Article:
Don’t forget your safety sense when longeing. The following guidelines will help keep you safe.
- A cotton longeline, rather than synthetic, will stop rope burns.
- A broken chain can cause injuries to both horse and handler. Choose a line that has a sturdy snap.
- Wear gloves. Gloves will pull free if your hands becomes trapped in the line or prevent rope burns if your horse runs away.
- Wear a helmet. It will protect your head if your horse comes in on the circle and kicks out.
- Boots or solid shoes with a heel will help you stay upright if your horse should pull away.
Hold your longe like you would hold a rein to keep your fingers from becoming entangled. Carry the end of the line in your free hand with the excess in folds rather than as a loop. If your horse rushes off, a loop can spiral closed and trap your hand. The stacked line will play out freely. Also, a trailing line can get caught around your legs, so keep it off the ground.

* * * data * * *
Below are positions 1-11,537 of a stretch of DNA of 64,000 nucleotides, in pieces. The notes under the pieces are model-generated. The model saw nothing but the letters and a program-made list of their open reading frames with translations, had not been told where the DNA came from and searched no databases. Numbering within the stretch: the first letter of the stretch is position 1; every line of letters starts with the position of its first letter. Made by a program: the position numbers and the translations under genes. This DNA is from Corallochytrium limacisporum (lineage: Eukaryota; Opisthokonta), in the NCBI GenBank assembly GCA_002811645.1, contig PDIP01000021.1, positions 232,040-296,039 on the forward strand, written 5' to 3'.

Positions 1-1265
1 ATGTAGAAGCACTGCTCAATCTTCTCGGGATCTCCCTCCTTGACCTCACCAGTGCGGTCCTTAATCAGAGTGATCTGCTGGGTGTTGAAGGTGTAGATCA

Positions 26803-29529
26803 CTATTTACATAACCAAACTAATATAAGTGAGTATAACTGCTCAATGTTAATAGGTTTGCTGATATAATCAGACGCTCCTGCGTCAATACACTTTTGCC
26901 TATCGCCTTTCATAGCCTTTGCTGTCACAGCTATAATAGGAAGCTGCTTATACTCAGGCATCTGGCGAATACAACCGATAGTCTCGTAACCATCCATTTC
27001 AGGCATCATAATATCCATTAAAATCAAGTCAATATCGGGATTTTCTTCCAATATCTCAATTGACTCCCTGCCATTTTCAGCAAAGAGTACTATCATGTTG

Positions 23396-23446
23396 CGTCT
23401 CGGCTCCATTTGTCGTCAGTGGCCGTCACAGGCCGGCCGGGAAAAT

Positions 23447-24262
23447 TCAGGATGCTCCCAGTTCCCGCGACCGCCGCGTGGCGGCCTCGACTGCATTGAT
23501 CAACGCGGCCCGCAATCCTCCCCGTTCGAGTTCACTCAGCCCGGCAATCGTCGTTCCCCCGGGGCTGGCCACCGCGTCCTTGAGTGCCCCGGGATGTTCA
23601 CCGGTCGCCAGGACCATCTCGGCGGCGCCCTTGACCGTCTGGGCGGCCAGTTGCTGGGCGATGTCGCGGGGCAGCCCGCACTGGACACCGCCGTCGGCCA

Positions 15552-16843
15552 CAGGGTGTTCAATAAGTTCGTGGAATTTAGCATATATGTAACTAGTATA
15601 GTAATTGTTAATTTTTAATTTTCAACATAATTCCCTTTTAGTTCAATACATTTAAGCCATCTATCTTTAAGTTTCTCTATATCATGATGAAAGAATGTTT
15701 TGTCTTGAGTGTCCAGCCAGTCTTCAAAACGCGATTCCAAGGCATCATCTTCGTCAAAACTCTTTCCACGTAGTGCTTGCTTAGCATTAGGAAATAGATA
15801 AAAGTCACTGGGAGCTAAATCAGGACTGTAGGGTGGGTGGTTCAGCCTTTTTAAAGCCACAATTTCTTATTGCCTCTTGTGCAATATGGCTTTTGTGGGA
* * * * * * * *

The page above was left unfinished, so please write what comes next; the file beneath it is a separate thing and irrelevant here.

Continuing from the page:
Point or flick your longe whip toward your horse’s shoulder to encourage him to stay out on the circle. If he kicks out and he’s too close to you, you could get struck.
If your horse bolts off, pull your elbows into your sides, dig in your heels and try to slow him with a few tugs. If you think the situation is out of control, let go! Longeing in a confined space (a small arena or round pen is preferable) allows you to keep control or retrieve a loose horse more easily. With a green horse, make sure there are no obstacles in the arena—if he breaks free, the trailing line can tangle around the equipment.
Read more on longeing equipment >>
Sharon Biggs is the author of In One Arena: Top Dressage Experts Share Their Knowledge Through the Levels.